How to Use this Guide


  1. To concentrate on a specific stage of Duchenne
  2. To concentrate on a specific area of Duchenne care

This next section, including Table 1, demonstrates the progression of Duchenne as a step-by-step process that varies from person to person. This guide is meant to be an overview of what care needs you might anticipate.

Additionally, if you want to read specific care-management sections that may be relevant to you now, you can find them easily using the menu on the left.

The best management of Duchenne requires a multidisciplinary approach, with the input of specialists in many different areas that will provide your comprehensive care. A neuromuscular specialist (NMS) will act as the lead clinician of your neuromuscular team, taking responsibility for your overall care across your lifetime. As you move from paediatric to adult care, this specialist may change from a paediatric NMS to an adult NMS, but will remain the lead clinician for your team. A care coordinator or care advisor is an important member of the team who will help to make sure that communication and care is coordinated between team members, between you and the team, and between your neuromuscular team and your local/primary care providers (paediatrician, family practice provider, etc.). If your neuromuscular team does not include a care coordinator or care advisor, be sure to ask who you should call for questions/concerns/emergencies between appointments.

This Family Guide will provide you with basic information to allow you to participate effectively in the process of obtaining comprehensive care. Your NMS must be aware of all potential issues in Duchenne and must have access to the interventions that are the foundations for appropriate care and input from essential subspecialties. As you age, the emphasis of some interventions, as well as the inclusion of some subspecialists, will change. The Family Guide takes you through the different areas of Duchenne care (Figure 1). Not all of these sub-specialists will be needed at all ages or stages, but it is important that they are accessible if necessary and that the person coordinating care has support in all these areas.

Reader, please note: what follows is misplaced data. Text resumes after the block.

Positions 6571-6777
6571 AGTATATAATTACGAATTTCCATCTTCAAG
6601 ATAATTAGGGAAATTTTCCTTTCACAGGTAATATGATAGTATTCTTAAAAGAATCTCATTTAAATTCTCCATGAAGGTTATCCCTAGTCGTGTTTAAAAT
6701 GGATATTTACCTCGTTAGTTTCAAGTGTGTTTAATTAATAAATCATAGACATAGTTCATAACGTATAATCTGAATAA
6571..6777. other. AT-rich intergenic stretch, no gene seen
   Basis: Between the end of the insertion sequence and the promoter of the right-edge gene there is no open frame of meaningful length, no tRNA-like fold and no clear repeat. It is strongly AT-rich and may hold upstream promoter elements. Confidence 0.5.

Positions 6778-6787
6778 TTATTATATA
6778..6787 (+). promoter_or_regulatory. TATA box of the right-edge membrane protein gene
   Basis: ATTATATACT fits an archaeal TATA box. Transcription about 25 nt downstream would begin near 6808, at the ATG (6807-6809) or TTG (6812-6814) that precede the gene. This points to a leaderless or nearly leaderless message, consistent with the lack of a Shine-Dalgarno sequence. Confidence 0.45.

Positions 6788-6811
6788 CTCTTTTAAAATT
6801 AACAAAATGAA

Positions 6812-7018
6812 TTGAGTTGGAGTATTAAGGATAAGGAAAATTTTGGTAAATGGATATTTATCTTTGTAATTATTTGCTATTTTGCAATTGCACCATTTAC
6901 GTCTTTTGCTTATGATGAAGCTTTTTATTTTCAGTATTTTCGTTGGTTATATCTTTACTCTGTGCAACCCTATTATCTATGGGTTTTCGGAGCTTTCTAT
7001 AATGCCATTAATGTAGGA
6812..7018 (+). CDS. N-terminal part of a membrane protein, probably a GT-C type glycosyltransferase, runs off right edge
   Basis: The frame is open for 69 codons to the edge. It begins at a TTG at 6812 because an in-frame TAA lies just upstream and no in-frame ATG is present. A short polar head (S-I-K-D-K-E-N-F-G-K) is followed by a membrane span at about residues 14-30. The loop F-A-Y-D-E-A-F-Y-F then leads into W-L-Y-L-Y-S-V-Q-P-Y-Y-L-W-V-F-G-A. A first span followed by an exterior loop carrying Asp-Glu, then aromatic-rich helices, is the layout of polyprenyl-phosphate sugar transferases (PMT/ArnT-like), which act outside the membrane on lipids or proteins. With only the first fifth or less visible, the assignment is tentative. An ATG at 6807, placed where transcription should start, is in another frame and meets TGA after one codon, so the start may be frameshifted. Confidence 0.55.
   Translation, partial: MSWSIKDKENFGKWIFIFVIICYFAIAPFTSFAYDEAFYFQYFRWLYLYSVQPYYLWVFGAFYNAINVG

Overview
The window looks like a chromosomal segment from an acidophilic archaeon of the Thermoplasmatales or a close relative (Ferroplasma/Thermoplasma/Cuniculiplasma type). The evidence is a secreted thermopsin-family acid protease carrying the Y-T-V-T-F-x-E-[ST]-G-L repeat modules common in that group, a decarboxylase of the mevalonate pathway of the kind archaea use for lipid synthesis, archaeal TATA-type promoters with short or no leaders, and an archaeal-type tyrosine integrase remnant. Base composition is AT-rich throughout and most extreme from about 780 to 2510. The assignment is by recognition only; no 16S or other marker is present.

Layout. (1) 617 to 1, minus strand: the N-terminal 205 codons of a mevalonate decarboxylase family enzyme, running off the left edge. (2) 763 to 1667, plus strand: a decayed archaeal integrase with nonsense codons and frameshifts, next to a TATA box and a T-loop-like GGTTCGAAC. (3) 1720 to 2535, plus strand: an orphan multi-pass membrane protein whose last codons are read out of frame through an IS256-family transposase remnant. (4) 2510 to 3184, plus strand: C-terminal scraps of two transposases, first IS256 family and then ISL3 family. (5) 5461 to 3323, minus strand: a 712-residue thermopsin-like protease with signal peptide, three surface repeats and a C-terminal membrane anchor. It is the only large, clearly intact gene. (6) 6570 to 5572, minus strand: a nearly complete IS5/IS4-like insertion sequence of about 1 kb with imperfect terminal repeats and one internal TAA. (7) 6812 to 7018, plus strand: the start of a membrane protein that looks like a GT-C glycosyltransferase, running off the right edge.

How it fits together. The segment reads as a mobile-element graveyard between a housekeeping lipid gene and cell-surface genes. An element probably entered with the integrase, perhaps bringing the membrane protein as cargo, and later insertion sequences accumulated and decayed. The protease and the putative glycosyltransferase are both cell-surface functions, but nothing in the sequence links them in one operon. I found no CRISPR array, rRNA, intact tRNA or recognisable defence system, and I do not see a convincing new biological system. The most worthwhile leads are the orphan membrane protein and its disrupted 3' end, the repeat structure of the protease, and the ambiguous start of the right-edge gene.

YOU are at the center of your care team – it is important that you and your family are actively engaged with a medical professional who will coordinate and individualise your clinical care (Figure 1).

Duchenne is a condition that changes very slowly over time. We have separated key stages of Duchenne to help you anticipate recommendations for care. Although these stages can be somewhat blurred in distinction, you may find it useful to use the stages to identify the kind of care and interventions that are recommended at any particular time and what you should expect of your care team at that time.

Table 1. Subspecialty Management Encouraged Across Each Stage of Duchenne